Following my previous post about the Sun Grid I stub bled upon the Amazon Elastic Compute Cloud (Amazon EC2) – Limited Beta announcement. It appears that there is a commercial resurgence of time-sharing. IBM is in the mix and has launched e-business on demand as part of this offering they are providing free grid time to ISV.
The community grid concept works, the proof is in the SETI@home project. Today the Berkeley Open Infrastructure for Network Computing (BOINC) provides the ability for users to join an open source grid community and offer cpu ticks to cure diseases, study global warming, discover pulsars, and do many other types of scientific research.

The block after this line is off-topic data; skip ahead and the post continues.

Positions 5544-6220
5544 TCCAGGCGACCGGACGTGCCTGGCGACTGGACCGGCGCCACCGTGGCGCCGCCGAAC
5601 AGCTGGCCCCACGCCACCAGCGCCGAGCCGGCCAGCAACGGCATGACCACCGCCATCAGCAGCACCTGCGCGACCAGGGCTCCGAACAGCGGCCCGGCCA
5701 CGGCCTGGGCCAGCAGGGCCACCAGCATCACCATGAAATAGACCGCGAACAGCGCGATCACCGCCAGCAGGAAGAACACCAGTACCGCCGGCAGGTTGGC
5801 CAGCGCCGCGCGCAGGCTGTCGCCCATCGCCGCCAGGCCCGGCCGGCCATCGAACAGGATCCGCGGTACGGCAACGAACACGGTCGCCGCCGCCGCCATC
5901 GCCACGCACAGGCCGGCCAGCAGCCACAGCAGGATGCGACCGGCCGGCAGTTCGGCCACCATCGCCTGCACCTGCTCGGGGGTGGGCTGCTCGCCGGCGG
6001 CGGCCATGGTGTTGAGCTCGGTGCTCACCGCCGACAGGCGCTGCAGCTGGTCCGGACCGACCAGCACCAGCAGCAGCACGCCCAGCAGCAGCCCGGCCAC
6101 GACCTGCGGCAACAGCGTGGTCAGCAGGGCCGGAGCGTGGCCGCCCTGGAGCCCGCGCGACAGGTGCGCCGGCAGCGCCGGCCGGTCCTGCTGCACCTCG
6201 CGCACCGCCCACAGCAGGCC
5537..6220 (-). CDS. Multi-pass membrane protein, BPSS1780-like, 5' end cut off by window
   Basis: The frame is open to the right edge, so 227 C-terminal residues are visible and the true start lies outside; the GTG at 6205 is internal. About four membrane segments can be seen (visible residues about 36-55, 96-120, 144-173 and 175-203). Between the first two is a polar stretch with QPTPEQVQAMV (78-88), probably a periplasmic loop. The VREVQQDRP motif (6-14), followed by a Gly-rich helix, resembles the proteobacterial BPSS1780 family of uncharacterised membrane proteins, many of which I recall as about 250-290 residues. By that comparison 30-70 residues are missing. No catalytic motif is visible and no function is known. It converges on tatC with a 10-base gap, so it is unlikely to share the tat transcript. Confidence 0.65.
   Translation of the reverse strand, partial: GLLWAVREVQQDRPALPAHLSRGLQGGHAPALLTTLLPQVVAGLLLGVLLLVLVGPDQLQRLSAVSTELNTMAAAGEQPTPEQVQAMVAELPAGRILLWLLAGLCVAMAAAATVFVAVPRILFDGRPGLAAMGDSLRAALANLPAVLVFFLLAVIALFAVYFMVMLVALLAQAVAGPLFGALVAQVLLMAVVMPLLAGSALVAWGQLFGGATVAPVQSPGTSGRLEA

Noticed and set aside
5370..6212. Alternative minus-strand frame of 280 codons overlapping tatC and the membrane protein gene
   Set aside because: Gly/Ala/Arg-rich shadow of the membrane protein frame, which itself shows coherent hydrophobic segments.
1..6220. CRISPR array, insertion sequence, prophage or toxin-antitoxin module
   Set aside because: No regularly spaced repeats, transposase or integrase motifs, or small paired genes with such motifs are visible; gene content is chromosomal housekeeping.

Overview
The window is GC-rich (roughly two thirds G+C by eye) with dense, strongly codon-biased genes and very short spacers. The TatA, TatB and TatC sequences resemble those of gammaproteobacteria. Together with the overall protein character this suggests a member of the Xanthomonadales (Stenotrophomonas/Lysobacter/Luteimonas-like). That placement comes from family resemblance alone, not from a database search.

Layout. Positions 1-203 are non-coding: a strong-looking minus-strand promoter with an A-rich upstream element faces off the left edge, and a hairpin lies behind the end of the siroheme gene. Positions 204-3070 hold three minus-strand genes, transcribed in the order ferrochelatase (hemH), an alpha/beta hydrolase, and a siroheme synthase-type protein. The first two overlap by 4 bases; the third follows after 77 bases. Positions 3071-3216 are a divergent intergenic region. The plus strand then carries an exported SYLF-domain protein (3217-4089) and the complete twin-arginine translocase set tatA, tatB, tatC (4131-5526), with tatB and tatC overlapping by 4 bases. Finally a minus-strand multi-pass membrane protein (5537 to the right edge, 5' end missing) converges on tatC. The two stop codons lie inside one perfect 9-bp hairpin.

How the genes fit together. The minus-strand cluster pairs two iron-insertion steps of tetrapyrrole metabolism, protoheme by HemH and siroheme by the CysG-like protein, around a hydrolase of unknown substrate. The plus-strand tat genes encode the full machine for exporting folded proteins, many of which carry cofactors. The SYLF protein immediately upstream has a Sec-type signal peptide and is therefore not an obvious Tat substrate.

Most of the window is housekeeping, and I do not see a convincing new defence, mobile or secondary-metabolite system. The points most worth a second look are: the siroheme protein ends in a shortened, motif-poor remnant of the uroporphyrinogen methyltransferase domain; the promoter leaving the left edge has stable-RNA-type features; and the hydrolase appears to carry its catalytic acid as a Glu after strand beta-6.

If you found the Sun Grid and EC2 intersting, you’d probably like UtilityServe as well.
The model that’s emerging isn’t a rehash of the old time-share days (yes, I was around back then). Time-share came about because hardware was expensive. So expensive in fact that almost no one could afford it. What’s happening now is a realization that hardware no longer matters. Servers are dirt cheap, but they’re a pain in the butt. The ability to run complex apps and never have to think about the servers power the system is addictive.
Bert, thanks for the comment. I agree that the servers are dirt cheap but I think we are saying the same thing. The paradigm has shifted from high cost capex to high cost opex. The goal of time-share was to lower capex, what we are seeing now is a push to lower opex.